UK CBI
It’ll take two years for the UK to overcome the labour shortages that we’re currently experiencing, according to the CBI. The lack of workers is a broad-based problem that’s hitting sectors from construction to hospitality and having knock-on effects of goods shortages, higher prices and businesses having to limit their operating capacity despite having demand for more. The cause of the problem is being cited as a perfect storm of Covid and Brexit, with illness and self-isolation causing a rolling issue of short-term problems whilst the lack of free movement of people means that the usual market forces of supply and demand can’t be fulfilled with a migrant workforce coming in to fill the gaps. The CBI has blasted the government’s policy of using British workers by saying that this doesn’t present an immediate solution when you must train people to undertake skilled jobs and that “inflexibility now just brings economic damage”. The furlough scheme runs out at the end of this month and currently 1.5 million people are still on the scheme. This seems like at the point of expiry would mean that there are naturally going to be more people available to be employed, but the forecasts are that this isn’t going to have an immediate impact, again because of the lead times for training. The call is to add more jobs to the shortage occupations list with temporary visas for overseas employees until British workers can be suitably trained.

Boris is back in the office today and is going to have a busy time of it: He’ll be making a statement to the Commons over the government’s handling of Afghanistan and their plans to bring more refugees to settle in the UK. That might actually be the easier conversation for him to have, as there are plans afoot for a rise in National insurance to fund health and social care expenditure. Boris is looking at an extra £10bn a year to the NHS to start to get through the backlog of treatments and an overhaul to social care that would mean a cap to individual costs and therefore a greater burden on the taxpayer. An increase in NI to cover this is being met with a pretty broad backlash because pensioners don’t pay National Insurance and therefore it’s being seen that the young are subsidising the old. Still, pensioners won’t be getting it all their own way as we could see the end to the ‘triple lock’ this week too: The artificial increase in wages because of the furlough scheme would mean pensions increasing by more than 7% this year under the triple lock, but this would cost the government >£5bn and understandably they don’t think that’s right. We’ll also expect to see announcements over vaccine passports becoming mandatory at large venues or events, which is another bone of contention for many. Boris does have one trick up his sleeve though and that is the threat of a cabinet reshuffle! He’s more likely to get his way with the carrot of a position in cabinet or the stick of losing a spot (though Dominic Raab is probably beyond salvation).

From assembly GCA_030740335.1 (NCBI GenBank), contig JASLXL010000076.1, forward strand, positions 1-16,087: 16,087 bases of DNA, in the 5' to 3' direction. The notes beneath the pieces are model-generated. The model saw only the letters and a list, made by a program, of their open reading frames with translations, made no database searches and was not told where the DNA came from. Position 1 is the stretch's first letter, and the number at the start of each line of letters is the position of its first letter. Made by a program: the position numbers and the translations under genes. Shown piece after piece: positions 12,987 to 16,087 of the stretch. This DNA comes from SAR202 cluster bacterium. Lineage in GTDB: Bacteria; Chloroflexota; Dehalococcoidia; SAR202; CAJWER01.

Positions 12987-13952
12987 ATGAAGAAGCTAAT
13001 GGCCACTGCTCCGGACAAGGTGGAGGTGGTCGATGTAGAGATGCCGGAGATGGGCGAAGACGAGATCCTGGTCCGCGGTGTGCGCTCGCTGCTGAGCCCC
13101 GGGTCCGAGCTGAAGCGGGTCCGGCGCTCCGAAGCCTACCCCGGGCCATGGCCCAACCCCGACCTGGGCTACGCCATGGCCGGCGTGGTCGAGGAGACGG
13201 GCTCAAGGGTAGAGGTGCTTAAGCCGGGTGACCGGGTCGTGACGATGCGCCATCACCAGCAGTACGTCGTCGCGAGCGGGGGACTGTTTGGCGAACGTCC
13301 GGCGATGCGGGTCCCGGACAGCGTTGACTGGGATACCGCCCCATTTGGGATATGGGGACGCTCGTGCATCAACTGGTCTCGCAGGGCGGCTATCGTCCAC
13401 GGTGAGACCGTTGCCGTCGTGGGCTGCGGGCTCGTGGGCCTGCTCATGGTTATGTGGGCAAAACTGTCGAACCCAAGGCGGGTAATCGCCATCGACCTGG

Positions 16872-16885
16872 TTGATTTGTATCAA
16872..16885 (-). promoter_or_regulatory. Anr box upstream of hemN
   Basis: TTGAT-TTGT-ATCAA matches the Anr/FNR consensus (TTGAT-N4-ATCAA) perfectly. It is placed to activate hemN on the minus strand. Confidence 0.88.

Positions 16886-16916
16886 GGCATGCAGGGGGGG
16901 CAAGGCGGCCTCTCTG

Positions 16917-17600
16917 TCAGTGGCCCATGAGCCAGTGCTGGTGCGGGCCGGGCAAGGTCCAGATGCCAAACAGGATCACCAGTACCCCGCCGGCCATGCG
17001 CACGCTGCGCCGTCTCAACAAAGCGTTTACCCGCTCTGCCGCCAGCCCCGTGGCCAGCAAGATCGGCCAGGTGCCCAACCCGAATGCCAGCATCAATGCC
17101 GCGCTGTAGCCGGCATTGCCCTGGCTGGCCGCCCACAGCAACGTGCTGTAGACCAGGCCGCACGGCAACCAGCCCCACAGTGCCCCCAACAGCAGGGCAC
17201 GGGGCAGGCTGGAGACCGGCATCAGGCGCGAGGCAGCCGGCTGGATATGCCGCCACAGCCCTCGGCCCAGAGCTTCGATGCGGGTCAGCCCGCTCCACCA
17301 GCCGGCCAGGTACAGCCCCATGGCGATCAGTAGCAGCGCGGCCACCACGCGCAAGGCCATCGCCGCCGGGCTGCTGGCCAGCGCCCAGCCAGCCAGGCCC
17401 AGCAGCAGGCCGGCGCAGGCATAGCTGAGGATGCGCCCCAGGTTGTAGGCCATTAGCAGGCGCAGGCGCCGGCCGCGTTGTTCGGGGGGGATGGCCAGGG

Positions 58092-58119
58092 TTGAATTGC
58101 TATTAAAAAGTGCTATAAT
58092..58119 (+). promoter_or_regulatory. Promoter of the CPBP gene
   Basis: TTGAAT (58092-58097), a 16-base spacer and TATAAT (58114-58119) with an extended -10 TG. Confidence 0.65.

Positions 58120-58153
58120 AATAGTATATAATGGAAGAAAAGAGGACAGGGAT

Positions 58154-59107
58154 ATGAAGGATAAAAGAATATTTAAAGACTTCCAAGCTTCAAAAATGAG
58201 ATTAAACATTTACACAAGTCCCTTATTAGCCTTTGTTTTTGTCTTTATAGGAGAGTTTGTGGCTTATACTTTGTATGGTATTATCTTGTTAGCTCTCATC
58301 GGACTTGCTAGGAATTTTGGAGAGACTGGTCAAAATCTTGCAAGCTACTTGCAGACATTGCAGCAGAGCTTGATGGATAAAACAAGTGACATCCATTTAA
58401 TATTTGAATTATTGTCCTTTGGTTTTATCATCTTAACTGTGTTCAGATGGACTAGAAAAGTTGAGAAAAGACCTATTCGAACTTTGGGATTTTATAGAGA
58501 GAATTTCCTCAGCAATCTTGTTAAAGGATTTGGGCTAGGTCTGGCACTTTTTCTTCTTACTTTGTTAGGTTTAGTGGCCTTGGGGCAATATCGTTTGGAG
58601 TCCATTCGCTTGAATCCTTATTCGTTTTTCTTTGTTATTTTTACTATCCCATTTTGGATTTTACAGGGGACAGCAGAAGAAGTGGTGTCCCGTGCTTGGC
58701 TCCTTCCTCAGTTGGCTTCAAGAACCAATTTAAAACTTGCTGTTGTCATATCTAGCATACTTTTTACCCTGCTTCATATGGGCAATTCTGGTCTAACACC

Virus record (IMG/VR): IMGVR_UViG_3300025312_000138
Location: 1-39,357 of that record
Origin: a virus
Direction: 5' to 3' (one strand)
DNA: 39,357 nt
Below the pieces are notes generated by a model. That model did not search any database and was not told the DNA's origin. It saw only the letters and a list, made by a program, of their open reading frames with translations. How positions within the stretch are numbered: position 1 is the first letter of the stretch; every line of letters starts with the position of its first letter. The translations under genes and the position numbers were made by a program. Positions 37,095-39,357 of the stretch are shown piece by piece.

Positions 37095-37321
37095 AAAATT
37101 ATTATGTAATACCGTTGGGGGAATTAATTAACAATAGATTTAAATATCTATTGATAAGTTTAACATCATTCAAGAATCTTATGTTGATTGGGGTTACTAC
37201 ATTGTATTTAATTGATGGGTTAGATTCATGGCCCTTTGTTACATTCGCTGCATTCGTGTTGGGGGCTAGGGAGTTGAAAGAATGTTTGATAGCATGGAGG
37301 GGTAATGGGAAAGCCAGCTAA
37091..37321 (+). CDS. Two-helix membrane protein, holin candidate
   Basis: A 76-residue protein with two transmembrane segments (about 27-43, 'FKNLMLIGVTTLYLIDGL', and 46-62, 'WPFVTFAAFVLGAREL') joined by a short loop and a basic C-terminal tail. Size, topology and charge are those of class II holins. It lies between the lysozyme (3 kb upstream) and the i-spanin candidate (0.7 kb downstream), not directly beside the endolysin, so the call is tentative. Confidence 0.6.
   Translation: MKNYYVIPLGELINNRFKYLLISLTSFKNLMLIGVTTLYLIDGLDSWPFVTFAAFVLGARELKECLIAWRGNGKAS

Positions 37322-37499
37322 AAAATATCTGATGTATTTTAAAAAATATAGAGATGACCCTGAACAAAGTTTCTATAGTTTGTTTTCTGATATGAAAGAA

US
If employment numbers are anything to go by, the recovery there is grinding to a halt. The non-farm payrolls numbers for August came in at just 235,000 versus a market expectation of 700k, as jobs growth in restaurants and hospitality slowed, with the increase in covid rates keeping more people at home. Interestingly the numbers also showed a decline in retail jobs, which is speaking to the general slowdown in consumer demand. The US had been boosted massively by stimulus cheques being posted to most households at the start of the year, but with those now largely spent and the other payroll support benefits drawing to a close, this could prove to be a more significant problem for their recovery.
Looking Ahead
The payrolls news might be enough to slow the Federal Reserve’s efforts to normalise monetary policy, at least for a few months, and we now think it’s less likely that this month’s FOMC meeting will see much in the way of change. We’ve got plenty going on between now and the beginning of the month though and the usual slew of data that starts the month is very much underway this week. Today is Labour day in the US, which signifies the end of summer, in Europe though things are pretty much back to normal and people getting back at their desks – with many moving from home offices back to the main offices for the first time since the pandemic began (we’ll get a report on the volume of traffic on tubes a little later on!). We’re gong to be looking at construction PMI’s for the UK and Germany today – both of which should be strong reads, but we might start to see the labour shortages and materials price rises start to take hold and that could soften the numbers slightly. The big one for us this week is the ECB meeting on Thursday, which isn’t likely to result in policy changes, but could set the tone for central banks to dial back on any remnants of hawkishness in light of increasing case loads.
HCFX London to Paris
In a bid to boost international relations and test the effectiveness of post Brexit border operations, two of the HCFX team will be cycling from London to Paris later this week. As well the international relations piece, we’re also riding to raise funds for Cure Leukaemia – an amazing charity where the clue to their mission is in the title, literally!

 

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